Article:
• Now that you have the agent’s attention, you have to understand the mindset of the agent: is the story intriguing? Does it have mass appeal? Does it have a character’s journey?, does the character face a dilemma and if so, how is it resolved? Is there a ticking clock? – a simple tag-line from the 1980 movie Flash Gordon – “Flash I love you, but we only have 14hrs to save the Earth”.

You can watch here:

Simon Trewin Live

Posted by writing.ie on Friday, 27 March 2020

Trewin highlighted five debut novels that he took on – ‘Tunnel Vision’ by Keith Lowe; ‘Ingenious Pain’ by Andrew Miller; ‘MAD’ by Chloe Espositio, and ‘The Thief of Time’ by John Boyne and Sam Blake’s debut ‘Little Bones’. Each fulfilled the requirements of intriguing well-written prose, taking your mind off the day-to-day but also looks closer at human nature in all of its glory and failings. Crucially they all had a ‘hook’ and a concept that was easy to communicate.

Simon Trewin Live

Posted by writing.ie on Friday, 17 April 2020

My journey at this point was to look at these three points – my WIP has a working title of The Drowning Kind; a contemporary crime thriller and for pig iron, I followed these steps and pitched them to Simon (first) and a number of other agents who represent the genre this would fit into.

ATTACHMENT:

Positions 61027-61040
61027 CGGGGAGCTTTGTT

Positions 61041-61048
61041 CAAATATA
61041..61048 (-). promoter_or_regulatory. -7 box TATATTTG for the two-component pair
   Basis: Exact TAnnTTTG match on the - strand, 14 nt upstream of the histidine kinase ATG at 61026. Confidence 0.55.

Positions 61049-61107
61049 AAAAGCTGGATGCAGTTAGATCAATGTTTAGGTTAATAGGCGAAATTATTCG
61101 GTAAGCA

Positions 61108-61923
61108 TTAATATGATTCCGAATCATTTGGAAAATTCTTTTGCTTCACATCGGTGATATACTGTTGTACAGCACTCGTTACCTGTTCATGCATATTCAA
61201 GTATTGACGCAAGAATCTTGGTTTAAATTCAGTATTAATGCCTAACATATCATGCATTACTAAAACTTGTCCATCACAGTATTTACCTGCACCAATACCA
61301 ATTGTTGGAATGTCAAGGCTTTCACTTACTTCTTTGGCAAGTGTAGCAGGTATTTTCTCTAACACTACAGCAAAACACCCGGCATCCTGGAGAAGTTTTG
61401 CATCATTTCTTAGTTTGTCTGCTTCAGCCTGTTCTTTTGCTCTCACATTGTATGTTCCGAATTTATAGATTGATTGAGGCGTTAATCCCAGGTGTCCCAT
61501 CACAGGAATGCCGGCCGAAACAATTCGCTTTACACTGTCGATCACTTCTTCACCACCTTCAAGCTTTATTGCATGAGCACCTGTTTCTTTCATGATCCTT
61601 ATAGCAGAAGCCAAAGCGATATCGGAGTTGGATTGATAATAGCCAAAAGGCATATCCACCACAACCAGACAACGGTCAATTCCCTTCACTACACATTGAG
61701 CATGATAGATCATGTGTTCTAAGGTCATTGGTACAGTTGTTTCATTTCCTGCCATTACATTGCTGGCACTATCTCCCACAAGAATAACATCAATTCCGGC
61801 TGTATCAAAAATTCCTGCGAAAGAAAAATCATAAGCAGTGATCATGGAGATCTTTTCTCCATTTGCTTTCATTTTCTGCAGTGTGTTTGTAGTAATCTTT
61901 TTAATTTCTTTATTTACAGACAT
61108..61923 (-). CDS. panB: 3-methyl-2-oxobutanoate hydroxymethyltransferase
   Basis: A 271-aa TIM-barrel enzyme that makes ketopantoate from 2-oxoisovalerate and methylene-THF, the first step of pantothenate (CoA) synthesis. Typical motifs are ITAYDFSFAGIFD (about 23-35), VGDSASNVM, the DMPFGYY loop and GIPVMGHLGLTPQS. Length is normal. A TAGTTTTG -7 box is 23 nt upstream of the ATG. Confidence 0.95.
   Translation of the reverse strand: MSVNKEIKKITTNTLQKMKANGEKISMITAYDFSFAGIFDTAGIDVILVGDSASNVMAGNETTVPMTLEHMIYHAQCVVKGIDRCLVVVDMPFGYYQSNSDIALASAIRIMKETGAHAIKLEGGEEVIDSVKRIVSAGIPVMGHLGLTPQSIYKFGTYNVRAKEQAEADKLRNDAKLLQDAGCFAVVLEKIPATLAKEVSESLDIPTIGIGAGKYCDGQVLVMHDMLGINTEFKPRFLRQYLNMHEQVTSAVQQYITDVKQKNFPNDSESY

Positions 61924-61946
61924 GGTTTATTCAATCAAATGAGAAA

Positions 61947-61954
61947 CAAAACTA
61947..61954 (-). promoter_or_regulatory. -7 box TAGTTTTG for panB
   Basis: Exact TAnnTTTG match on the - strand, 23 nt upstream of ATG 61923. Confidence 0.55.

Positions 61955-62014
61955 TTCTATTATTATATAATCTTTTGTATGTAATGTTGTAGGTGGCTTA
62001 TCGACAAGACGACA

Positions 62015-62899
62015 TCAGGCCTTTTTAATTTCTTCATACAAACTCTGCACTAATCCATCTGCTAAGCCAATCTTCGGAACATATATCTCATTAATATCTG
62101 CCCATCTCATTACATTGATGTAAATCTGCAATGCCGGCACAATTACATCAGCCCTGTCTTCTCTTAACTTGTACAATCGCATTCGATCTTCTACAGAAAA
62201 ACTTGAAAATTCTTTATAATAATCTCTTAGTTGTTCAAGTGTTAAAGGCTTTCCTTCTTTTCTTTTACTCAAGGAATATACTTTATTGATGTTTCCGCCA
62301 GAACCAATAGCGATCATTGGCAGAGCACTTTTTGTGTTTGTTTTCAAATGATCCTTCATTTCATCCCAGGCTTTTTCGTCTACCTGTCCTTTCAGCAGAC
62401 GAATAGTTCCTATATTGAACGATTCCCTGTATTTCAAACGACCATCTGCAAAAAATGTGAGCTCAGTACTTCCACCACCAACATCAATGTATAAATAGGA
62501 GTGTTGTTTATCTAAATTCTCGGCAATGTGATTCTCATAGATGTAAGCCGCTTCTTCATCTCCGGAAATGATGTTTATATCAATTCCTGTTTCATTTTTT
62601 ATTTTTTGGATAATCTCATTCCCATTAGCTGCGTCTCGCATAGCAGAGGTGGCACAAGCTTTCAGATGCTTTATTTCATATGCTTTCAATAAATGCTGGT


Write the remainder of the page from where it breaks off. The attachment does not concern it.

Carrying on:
• In the email subject line, your book title, your name, and the attention of the agent.
  • Before the letter in the body of the email, I put the 25 word pitch…

Crowe’s career as a detective is in tatters – he’s facing dismissal, vilified by the press and his wife’s about to leave.  Lying low in a small seaside town he spots a ‘Help Wanted’ ad in the kitchen of a local café. It offers him an escape from the public and his spiralling mental health – and it’s where Thea Farrell worked – until she was found dead in the town’s harbour.

And herein lies the problem: Thea was an Olympic medallist, silver for swimming and Crowe’s burned-out synapses are starting to join the dots – it wasn’t his case, but his cop’s senses tell him that Thea wasn’t the drowning kind.